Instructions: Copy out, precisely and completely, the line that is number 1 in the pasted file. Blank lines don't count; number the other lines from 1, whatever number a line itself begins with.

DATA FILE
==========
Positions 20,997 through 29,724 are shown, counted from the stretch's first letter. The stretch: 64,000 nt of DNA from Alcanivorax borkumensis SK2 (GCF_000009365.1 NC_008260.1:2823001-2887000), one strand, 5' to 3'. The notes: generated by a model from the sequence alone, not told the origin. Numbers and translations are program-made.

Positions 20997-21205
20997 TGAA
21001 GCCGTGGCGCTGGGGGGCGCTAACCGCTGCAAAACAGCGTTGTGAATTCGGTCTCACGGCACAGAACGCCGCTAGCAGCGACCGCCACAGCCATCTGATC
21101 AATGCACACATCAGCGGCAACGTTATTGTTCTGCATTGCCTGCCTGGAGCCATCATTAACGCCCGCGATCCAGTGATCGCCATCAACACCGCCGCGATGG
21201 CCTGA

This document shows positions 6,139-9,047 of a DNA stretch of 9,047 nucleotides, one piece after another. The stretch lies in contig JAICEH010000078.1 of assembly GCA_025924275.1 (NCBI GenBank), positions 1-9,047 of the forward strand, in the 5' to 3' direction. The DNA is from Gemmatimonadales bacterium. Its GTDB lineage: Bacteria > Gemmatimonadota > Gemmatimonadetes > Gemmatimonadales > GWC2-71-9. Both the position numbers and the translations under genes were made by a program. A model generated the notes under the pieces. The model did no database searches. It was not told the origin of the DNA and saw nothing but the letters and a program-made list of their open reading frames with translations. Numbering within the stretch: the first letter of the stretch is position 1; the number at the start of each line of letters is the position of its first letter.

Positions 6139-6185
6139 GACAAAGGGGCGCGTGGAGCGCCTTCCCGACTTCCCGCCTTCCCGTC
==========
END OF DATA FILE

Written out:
Positions 20,997 through 29,724 are shown, counted from the stretch's first letter. The stretch: 64,000 nt of DNA from Alcanivorax borkumensis SK2 (GCF_000009365.1 NC_008260.1:2823001-2887000), one strand, 5' to 3'. The notes: generated by a model from the sequence alone, not told the origin. Numbers and translations are program-made.